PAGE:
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Modelling a fan in a wind tunnel...help

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Old   August 2, 2017, 09:53
Default Modelling a fan in a wind tunnel...help
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More specifically the fan is in a duct, said duct is moving at 13ms. The way I've set it up so far is that there's an inlet velocity of 13ms. Outlet pressure of 0. However I can't successfully setup to have the fan or a face to state there's an extra pressure region. The fan has a dynamic pressure of 10.4Pa.
Whenever I try to implement the mass flow rate caused from the fan, the setup fails with return code of zero.
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Old   August 2, 2017, 19:03
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You need to think about your system. You have defined a 13m/s inlet, which over the inlet area defines a flow rate. But then you try to define the flow rate at the fan and it is bound to be a different number. The software crashes as you are telling it to use two different flow rates simultaneously. You need to define your system in a consistent fashion.
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Old   August 3, 2017, 08:24
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How would I go about setting it up properly then? Any tutorials to follow?
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Old   August 3, 2017, 18:24
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No, your problem is not a CFD question. Your problem is understanding your system. You need to think about your system and when you understand how your system works then you can implement a CFD simulation modelling the correct system and it should work.

Here are some comments which may be applicable in your case:
* Fan performance is usually described using a fan curve. This is a curve of pressure rise versus flow rate.
* Your duct will have a flow resistance. The flow resistance will be a pressure drop from inlet to outlet, and will be the sum of entry and exit losses, friction losses along the duct and any other losses. The the flow resistance pressure drop will also vary with flow rate.
* If you draw the fan performance curve and duct resistance curve on the same graph the lines should intersect somewhere. This intersection point is where the flow rate has the same pressure gain in the fan as the duct.
* This point will be the steady state operating point of the system.

If this description is applicable to your model, I would model this by:
* opening (pressure) inlet
* source term to generate the pressure rise in the fan
* opening (pressure) outlet
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Old   August 4, 2017, 09:43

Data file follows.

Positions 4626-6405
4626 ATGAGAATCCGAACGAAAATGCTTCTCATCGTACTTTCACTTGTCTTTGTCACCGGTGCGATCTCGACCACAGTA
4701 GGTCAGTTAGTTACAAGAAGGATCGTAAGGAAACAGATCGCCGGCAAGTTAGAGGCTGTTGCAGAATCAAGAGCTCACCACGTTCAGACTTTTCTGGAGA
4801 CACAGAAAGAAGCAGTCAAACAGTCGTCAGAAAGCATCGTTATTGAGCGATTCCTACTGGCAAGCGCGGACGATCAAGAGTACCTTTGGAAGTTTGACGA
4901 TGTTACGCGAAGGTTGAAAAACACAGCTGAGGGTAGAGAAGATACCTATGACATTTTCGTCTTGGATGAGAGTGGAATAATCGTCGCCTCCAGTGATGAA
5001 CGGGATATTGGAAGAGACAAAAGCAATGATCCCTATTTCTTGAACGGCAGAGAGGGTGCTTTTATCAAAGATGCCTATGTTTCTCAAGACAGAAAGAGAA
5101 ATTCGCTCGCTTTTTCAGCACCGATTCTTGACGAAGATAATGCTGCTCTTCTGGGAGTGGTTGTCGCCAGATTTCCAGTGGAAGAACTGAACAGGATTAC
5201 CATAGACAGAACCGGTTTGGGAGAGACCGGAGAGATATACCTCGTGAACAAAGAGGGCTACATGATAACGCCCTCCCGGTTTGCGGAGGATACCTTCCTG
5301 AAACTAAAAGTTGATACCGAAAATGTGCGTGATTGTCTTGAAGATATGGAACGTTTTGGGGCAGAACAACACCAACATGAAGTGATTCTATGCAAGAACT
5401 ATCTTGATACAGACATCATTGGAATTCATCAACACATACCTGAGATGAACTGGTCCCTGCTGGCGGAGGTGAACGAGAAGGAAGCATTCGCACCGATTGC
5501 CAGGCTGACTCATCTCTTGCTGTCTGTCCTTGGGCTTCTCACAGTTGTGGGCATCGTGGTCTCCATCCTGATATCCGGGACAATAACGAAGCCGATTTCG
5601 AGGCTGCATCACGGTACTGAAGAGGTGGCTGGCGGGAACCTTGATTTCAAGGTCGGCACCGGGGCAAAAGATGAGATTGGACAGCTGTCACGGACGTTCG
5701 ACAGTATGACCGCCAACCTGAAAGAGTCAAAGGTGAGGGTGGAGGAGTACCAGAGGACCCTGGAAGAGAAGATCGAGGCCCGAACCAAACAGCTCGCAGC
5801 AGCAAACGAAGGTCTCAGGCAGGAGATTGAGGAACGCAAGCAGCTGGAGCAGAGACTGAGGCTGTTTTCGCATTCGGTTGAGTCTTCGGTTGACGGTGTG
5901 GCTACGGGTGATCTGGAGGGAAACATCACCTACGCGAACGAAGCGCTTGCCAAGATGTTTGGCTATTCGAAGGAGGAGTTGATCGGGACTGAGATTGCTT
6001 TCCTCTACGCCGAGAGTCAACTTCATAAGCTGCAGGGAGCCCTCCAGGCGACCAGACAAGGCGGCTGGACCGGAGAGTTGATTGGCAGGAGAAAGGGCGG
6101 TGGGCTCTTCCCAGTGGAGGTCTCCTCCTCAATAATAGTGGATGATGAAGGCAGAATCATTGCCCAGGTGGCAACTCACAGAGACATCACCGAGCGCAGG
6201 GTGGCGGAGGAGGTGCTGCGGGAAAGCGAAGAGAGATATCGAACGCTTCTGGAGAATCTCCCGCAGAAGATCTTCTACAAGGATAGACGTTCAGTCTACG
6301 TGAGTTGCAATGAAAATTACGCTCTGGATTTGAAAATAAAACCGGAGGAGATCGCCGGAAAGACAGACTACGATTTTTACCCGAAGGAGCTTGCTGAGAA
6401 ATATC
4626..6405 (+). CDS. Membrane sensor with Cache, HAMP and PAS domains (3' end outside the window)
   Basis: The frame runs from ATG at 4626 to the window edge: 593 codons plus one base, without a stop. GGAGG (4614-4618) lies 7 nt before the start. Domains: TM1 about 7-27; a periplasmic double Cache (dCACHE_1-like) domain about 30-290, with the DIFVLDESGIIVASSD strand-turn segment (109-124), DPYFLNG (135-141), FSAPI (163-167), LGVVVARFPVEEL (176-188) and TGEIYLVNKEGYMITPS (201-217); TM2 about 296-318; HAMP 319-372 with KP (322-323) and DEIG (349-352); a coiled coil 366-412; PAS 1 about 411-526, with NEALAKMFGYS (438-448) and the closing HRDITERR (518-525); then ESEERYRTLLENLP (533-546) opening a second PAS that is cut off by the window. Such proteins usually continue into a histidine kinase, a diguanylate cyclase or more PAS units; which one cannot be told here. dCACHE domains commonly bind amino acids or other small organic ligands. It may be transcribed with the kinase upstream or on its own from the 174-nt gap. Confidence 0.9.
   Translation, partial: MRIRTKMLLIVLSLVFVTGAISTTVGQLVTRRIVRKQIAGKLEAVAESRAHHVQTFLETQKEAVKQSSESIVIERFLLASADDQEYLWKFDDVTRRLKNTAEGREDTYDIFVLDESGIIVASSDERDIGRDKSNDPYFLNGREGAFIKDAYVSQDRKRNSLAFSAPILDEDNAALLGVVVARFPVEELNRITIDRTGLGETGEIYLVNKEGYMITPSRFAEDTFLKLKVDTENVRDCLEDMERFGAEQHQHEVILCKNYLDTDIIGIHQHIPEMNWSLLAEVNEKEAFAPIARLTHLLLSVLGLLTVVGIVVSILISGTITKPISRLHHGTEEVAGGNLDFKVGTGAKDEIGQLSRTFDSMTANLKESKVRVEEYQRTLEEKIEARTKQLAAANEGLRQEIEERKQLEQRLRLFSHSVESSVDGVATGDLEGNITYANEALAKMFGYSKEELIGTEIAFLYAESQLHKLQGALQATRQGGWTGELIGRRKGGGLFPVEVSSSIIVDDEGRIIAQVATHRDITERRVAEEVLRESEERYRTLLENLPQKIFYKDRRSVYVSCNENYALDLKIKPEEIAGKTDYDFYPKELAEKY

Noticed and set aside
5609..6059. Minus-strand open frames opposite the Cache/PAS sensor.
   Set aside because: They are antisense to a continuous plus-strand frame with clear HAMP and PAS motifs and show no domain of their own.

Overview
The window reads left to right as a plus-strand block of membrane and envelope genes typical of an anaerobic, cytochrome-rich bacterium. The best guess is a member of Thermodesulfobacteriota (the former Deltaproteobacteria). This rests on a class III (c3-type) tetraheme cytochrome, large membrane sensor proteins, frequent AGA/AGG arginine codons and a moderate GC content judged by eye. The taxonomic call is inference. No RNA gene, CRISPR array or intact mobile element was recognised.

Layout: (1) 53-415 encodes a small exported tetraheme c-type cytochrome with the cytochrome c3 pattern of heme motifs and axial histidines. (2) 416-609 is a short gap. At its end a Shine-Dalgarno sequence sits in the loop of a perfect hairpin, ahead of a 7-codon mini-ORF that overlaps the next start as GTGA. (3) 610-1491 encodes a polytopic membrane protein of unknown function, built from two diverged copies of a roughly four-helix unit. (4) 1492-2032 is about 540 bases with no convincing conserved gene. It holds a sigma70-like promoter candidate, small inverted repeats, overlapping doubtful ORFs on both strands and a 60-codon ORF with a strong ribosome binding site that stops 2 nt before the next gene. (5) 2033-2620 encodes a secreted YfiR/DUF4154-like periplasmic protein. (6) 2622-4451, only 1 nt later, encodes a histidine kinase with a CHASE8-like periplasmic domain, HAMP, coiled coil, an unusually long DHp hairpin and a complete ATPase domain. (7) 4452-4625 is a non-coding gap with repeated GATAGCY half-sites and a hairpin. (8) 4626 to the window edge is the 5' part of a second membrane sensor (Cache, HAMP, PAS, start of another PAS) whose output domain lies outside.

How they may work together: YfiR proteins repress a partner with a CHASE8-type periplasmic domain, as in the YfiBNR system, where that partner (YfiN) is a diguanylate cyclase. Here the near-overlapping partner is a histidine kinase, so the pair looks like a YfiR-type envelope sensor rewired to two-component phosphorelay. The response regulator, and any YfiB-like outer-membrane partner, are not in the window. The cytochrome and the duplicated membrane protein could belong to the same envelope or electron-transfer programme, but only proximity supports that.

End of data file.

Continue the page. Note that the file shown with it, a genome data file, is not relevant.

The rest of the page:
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So as a summary, I will no longer be modelling the entire duct moving at 13ms; I will mathematically solve for the point at which the duct pressure and fan pressure meet, and model the duct under this set of parameters? No longer implementing the fact the duct itself is moving.
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Old   August 5, 2017, 06:13
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I missed the motion. The motion can be accounted for a few ways:
* You can increase the inlet pressure to include the dynamic head.
* You can have a boundary upstream of the duct with your 13m/s velocity. You then model your duct and the bypass path around the duct.

You have to decide which is appropriate - it depends on whether the bypass flow is important.
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Old   August 5, 2017, 07:56
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No worries.
The bypass flow is not important in this case.
The flow inside the duct is most important.
Please do talk me through the dynamic pressure setup

You see when we model the duct without any fan we end up with a high pressure bubble at the duct inlet. And flowlines show us flow reversal is taking place. So we hoped modelling a fan or at least what the fan does could move the pressure bubble back into the duct creating a pressure gradient rather than a bubble.
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Old   August 5, 2017, 08:14
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If you use an opening for the entrance, set to opening pressure it will set the total pressure. The pressure to set it to is ambient plus the dynamic pressure.
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